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After the Storm – A Review By Marilyn Penn

The first thing you’ll notice about After the Storm is the height of its star, Hiroshi Abe; in a country where the average male is 5′7″ this man is a towering 6′2″ and looks like Gregory Peck – both wonderful attributes. Except that this casting interferes with the plot. We’re asked to accept this character as a down and out writer, unable to summon the money he owes his short ex-wife for child support and reduced to borrowing from his short sister and stealing from his shorter mother. But all we can think is – are you kidding me? this guy could get a job in a minute as a model or movie star earning way more money than he did with his novel. He’d be plucked right off the sidewalk by ten different modeling or movie agents before he walked three blocks in downtown Tokyo. Imagine casting George Clooney as Willy Loman and you’ll understand the problem.

As I tried to overcome this stumbling block, I looked around the theater and saw the man next to me fast asleep, two women chatting, several others having the need to organize their handbags. It was then that I realized that I too must have nodded off as I couldn’t recollect seeing something that was clearly a prior occurrence. This is a very quiet film about some very dull people with very ordinary life problems. You need a Chekhov to make something out of soporific material and writer/director Hirokazu Kore-eda is not that man. In a year in which LION featured a spectacular screen debut for irresistible young Sunny Pawar, you can’t interest audiences in a reticent boy of similar age (short) who has no screen personality As he and his father decide to weather the eponymous typhoon in a playground, we are forced to acknowledge that this is too misguided to be a good bonding moment What if a tree branch came whirling towards them to smack the very tall man in the head? The old mother comes across best of the bunch but since that’s saying so little, I can’t praise her performance either. Miss this unless you’re having serious trouble napping………………

‘Hidden Figures’ Is a Powerful Story of Black Achievement African-Americans have heard lots of excuses for failure and are hungry for inspiration.

“There are two ways to disable people. One is by denying them an opportunity to compete. The other, more crippling, is to tell them they no longer have to compete and that every door will be opened. Such people can only wonder whether their accomplishments are real or simulated. Black Americans must refuse to surrender to incompetence, self-devaluation and self-marginalization. ”

People should never be defined by circumstances beyond their control—a principle exemplified by the three women whose stories are popularized in the Oscar-nominated film “Hidden Figures.” Based on a 2016 book by Margot Lee Shetterly, “Hidden Figures” chronicles how NASA mathematicians Mary Jackson, Katherine Johnson and Dorothy Vaughan overcame legal segregation and racial discrimination to play a critical role in astronaut John Glenn’s orbital mission aboard Friendship 7 in 1962.

There is a thirst among black Americans for such inspiring messages. I witnessed evidence of this yearning last week when I attended a book signing with Ms. Shetterly at the Fredericksburg, Va., campus of the University of Mary Washington. The 1,000-seat auditorium was filled to capacity by a predominantly African-American audience. People were packed into the balcony and there wasn’t a spare inch of standing room anywhere along the walls. The 100 copies of “Hidden Figures” that organizers had brought to the venue sold out well before the presentation began. Even the local bookstores ran out of copies.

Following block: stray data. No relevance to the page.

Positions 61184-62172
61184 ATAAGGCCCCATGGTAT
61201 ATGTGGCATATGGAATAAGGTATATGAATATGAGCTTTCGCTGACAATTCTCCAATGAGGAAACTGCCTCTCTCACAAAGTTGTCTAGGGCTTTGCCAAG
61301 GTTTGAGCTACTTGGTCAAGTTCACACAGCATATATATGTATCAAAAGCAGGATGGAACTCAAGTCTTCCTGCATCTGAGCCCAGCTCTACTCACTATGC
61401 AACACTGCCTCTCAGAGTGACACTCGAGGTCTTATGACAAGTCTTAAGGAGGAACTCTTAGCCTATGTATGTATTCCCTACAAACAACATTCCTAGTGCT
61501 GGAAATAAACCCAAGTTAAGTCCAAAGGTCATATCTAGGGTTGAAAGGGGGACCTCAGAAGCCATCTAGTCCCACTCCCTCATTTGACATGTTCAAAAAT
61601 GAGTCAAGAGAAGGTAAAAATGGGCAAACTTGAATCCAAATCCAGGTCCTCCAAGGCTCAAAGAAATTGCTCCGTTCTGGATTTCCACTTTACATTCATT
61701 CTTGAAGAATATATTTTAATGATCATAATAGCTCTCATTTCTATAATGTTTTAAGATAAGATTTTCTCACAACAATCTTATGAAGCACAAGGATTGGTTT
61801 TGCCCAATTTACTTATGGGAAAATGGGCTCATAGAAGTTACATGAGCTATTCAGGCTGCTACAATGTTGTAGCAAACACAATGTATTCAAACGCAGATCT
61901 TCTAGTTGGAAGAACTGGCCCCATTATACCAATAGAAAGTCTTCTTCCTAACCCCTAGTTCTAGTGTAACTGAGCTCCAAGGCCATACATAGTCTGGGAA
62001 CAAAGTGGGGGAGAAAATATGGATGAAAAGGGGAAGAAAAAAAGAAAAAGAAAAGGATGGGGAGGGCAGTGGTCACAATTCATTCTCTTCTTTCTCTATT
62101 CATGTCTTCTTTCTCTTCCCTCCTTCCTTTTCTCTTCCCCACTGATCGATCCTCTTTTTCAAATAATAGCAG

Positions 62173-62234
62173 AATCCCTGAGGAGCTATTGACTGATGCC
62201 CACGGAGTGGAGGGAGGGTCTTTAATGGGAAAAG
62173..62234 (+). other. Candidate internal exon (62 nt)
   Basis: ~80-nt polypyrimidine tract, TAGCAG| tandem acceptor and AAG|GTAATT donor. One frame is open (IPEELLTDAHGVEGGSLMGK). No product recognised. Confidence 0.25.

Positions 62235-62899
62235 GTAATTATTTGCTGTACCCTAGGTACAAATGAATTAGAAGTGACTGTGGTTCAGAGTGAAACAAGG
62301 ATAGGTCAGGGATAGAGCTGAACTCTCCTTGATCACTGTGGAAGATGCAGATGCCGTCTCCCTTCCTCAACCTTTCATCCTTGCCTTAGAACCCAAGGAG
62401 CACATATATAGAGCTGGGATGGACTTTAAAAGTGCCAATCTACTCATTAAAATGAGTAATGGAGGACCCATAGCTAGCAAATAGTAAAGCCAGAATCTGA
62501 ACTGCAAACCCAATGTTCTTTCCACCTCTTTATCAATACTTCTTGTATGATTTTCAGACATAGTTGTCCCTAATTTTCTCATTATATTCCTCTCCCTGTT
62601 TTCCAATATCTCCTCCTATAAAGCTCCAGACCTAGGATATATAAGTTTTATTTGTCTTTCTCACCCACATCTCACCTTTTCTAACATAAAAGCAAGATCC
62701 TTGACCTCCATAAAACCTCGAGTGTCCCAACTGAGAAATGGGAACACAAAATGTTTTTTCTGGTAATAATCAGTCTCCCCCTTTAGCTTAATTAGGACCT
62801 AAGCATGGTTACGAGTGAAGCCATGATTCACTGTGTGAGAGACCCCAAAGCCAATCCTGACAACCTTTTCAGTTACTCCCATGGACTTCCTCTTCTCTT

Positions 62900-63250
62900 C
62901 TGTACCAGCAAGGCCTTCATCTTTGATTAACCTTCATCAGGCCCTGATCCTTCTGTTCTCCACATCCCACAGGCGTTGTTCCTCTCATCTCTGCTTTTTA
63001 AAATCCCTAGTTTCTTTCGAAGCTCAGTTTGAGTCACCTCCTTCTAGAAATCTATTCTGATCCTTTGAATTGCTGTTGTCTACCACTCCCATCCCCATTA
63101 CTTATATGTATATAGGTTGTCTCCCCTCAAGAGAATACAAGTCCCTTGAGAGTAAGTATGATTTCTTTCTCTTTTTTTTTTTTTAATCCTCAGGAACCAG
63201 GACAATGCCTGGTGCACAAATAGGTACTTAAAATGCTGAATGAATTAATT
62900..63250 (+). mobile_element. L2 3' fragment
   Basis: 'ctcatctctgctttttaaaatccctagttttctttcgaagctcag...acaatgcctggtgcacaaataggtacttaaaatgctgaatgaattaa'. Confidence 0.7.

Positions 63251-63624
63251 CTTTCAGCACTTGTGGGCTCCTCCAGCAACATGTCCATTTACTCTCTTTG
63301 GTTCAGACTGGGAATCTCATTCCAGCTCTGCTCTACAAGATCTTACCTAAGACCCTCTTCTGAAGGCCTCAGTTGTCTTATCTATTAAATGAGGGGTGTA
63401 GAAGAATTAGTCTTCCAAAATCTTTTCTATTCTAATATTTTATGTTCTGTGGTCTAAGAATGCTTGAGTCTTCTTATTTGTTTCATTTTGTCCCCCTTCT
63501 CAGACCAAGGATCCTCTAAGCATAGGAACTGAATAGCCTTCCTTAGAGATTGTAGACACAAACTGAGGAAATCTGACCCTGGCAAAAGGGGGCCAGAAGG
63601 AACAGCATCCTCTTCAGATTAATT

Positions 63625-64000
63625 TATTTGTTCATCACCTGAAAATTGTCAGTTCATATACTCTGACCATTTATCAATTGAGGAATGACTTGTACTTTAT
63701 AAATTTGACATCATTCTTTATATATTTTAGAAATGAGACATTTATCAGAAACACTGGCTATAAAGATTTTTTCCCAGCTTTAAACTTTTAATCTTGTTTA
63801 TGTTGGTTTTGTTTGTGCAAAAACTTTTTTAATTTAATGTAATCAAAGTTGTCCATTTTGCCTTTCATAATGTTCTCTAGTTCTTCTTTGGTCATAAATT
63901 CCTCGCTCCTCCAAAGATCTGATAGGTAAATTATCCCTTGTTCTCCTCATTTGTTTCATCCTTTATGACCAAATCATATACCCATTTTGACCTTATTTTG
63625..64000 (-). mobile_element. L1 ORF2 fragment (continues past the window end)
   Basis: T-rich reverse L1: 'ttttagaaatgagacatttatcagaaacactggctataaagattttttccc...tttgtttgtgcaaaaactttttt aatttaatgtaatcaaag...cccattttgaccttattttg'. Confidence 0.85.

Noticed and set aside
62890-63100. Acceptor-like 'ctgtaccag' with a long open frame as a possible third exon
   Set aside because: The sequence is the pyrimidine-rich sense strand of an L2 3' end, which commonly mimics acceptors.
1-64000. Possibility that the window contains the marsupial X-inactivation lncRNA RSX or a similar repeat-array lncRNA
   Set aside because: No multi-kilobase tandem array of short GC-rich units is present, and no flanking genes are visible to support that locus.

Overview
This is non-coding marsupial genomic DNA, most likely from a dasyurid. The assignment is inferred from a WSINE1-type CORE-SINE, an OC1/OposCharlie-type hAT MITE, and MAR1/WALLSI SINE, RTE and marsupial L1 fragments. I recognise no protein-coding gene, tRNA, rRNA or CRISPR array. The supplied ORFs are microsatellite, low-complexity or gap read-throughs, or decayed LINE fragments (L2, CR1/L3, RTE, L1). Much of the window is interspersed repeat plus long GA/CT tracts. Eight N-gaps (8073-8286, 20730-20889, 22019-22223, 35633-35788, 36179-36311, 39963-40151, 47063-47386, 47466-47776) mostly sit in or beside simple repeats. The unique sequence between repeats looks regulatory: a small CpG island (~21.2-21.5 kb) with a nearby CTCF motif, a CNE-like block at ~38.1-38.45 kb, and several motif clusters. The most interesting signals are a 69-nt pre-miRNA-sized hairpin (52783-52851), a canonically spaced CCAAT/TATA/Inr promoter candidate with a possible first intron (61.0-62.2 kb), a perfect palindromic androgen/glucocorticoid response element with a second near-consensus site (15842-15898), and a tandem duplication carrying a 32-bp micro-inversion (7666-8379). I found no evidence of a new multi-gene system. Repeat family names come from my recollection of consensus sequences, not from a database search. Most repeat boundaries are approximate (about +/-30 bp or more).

During the question-and-answer session following Ms. Shetterly’s talk, some in the audience lamented that they had not known earlier about the heroines of “Hidden Figures.” Children in the audience excitedly raised their hands to learn more about these pioneering “human computers” and their triumph over adversity.

There are thousands of such stories embedded in the history of black America. Sadly, they are rarely told by the elite media—black or white—and often ignored by academia. The most powerful antidote to disrespect is not protest but performance. Stories that convey this idea, however, are considered “off message” in the national narrative.

The dominant racial message today attributes black failure—academic, occupational and even moral—to an all-purpose invisible villain: “institutional racism.” Those who shake their fists and proclaim that white America must change before blacks can achieve anything are embracing a version of white supremacy clothed as protest. The debilitating effects of this attitude are exacerbated by liberals’ “white guilt.” Since the time of “race norming” and the promotion of Ebonics as a separate national language in the 1960s, white liberals have approached the black community with a combination of pity, patronage and pandering. CONTINUE AT SITE

The Sense of An Ending: By Marilyn Penn

The title of this adaptation of a Julian Barnes novel seemed prophetic as several people in the rows near me could be heard asking each other for clarification of exactly what did happen at the end of the movie. This was not a purposeful device on the part of the director who wished to leave certain information ambiguous – instead, it was the result of a pile-on of too much information crammed too quickly into a tidy ending. It reminded me of what a hostess does when guests are at the front door too early and miscellaneous stuff needs to be collected and tossed into a closet so the entrance way looks neat.